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Monday, May 02, 2005

FDIC Update: U.S. Home Prices: Does Bust Always Follow Boom?

by Calculated Risk on 5/02/2005 10:19:00 PM

The FDIC today released an update to their February report that shows the boom is even more widespread.

"... the number of boom markets according to our definitions increased by 72 percent last year, and now includes some 55 metropolitan areas."

They also express concern about excessive leverage and speculation:
"... there have been a number of changes in mortgage markets that could have an influence on home prices, including the emergence of high loan-to-value lending and subprime lending ...

In addition to increased leverage and subprime lending activity, use of adjustable-rate mortgages, or ARMs, remains high. According to the Mortgage Bankers Association, ARMs accounted for almost 46 percent of the value of new mortgages in 2004 and 32 percent of all applications. Both figures were up sharply from their 2003 levels of 29 percent and 19 percent, respectively. It is noteworthy that this development occurred despite the fact that the average annual fixed rate for a 30-year mortgage remained virtually unchanged from 2003.

Furthermore, data from the Federal Housing Finance Board indicate that the ARM share is high and rising in several of our boom markets. Taken together, these trends suggest that highly-leveraged borrowers are increasingly taking on interest-rate risk as they stretch to afford high-cost housing. ...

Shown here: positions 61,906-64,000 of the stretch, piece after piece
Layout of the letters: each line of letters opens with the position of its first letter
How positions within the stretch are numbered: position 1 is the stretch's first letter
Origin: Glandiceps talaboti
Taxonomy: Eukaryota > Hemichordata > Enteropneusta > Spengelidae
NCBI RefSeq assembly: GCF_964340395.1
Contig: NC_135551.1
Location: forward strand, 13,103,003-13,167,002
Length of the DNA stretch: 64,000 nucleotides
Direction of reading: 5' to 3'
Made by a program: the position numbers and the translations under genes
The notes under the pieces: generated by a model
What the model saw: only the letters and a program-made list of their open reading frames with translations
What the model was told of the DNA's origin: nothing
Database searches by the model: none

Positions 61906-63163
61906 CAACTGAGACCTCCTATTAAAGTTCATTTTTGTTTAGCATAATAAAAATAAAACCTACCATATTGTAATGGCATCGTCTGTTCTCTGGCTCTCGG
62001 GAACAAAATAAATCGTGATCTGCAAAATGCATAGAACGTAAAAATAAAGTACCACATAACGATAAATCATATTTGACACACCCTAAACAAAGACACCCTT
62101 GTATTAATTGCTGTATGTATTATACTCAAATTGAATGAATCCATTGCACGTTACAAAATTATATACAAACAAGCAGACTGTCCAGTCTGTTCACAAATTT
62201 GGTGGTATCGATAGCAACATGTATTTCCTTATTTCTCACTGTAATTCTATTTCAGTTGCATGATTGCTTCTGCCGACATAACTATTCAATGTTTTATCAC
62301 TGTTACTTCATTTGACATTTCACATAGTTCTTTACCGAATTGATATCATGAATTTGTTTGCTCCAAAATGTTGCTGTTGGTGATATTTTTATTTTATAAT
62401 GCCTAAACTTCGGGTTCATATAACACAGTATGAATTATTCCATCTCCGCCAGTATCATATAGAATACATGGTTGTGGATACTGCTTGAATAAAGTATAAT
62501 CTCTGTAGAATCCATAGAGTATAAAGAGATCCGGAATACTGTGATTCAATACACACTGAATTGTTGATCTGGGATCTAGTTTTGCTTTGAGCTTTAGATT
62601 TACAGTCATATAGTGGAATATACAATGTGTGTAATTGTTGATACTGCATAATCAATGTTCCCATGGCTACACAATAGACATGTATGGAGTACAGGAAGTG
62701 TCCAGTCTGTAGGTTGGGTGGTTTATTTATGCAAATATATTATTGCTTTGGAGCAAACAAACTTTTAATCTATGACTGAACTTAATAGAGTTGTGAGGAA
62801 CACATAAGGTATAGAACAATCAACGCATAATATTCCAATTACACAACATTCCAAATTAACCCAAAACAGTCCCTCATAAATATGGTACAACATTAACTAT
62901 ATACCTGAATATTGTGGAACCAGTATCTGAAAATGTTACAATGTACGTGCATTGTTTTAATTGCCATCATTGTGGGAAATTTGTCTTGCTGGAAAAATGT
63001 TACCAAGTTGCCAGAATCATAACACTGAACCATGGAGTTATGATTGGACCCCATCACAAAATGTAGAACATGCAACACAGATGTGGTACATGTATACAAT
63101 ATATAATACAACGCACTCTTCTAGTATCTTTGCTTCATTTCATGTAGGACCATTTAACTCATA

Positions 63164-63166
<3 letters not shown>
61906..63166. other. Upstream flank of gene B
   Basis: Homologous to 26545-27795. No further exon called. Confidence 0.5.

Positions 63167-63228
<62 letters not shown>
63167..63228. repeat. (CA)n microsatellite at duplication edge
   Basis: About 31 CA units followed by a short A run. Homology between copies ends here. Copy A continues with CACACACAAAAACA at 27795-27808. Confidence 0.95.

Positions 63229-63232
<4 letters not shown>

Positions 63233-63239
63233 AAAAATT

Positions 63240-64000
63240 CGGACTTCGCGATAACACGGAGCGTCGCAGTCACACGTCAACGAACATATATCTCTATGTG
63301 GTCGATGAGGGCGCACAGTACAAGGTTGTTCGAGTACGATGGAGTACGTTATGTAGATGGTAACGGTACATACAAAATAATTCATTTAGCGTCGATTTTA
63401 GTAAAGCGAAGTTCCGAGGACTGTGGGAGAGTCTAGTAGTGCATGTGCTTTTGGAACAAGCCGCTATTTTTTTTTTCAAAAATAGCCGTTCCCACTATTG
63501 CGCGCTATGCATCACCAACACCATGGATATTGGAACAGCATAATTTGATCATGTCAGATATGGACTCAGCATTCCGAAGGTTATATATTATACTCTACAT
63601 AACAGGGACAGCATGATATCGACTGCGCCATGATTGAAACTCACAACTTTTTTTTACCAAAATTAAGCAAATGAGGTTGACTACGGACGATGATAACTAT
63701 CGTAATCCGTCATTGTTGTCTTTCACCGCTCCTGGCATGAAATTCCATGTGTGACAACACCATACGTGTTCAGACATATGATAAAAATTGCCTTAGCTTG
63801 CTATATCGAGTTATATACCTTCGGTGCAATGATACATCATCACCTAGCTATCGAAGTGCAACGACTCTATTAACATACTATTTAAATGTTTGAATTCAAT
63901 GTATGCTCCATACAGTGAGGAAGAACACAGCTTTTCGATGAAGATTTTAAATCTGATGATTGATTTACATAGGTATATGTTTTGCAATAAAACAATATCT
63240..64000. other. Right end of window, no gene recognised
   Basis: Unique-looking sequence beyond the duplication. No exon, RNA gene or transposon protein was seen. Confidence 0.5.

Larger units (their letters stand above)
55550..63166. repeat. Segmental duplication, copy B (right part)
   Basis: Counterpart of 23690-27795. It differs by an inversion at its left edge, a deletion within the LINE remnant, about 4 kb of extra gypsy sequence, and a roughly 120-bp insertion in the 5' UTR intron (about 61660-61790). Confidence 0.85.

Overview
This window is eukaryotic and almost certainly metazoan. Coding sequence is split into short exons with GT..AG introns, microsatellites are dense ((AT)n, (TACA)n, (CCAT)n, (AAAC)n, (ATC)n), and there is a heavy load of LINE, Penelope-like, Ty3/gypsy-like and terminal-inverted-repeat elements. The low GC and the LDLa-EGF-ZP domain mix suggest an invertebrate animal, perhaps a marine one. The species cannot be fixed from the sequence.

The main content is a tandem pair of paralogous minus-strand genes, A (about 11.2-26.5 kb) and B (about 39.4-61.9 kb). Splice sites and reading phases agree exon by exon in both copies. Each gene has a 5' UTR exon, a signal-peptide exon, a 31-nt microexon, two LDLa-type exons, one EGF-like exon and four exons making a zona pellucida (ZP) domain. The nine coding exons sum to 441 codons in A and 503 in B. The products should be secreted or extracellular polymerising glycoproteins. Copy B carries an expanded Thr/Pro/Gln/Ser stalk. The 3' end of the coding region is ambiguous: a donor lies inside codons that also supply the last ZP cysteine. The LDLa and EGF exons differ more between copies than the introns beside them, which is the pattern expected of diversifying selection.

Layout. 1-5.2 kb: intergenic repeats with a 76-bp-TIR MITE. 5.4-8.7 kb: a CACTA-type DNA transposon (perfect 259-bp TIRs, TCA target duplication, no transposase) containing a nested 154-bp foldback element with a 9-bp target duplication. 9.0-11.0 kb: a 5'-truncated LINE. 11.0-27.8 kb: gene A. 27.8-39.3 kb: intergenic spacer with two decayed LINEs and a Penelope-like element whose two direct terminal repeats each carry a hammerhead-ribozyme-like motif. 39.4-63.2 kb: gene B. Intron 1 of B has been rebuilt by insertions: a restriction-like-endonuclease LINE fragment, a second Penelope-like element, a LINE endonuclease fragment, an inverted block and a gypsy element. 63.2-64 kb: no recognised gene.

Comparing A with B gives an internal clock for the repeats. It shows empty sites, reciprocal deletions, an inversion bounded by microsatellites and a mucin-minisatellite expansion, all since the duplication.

Another evolving trend that has not been tested in a housing market downturn is the increasing market penetration of innovative mortgage products, such as interest-only (I/O) and option ARMs. These mortgages are specifically designed to minimize initial mortgage payments by eliminating principal repayment; but these also can increase leverage and expose owners to large jumps in monthly payments as interest rates rise. According to Inside MBS and ABS, interest-only mortgages accounted for 23 percent of the value of non-agency mortgage securitizations in 2004. ...

Finally, although this factor is not directly related to credit conditions, heightened investor purchases of homes could also be signaling a higher degree of speculative activity in housing markets during 2004. Data from Loan Performance indicate that 9 percent of U.S. mortgages in 2004 were taken out by investors, up from just under 6 percent in 2000. Furthermore, this share is significantly higher in local markets that are experiencing the strongest home price appreciation. In some of these markets, it is estimated that the investor share of new mortgage originations is as high as 19 percent. Academic studies show that residential property investors are less loss-averse than owner-occupants and thus more likely to sell precipitously in a declining market, thereby aggravating any existing downtrend in home prices."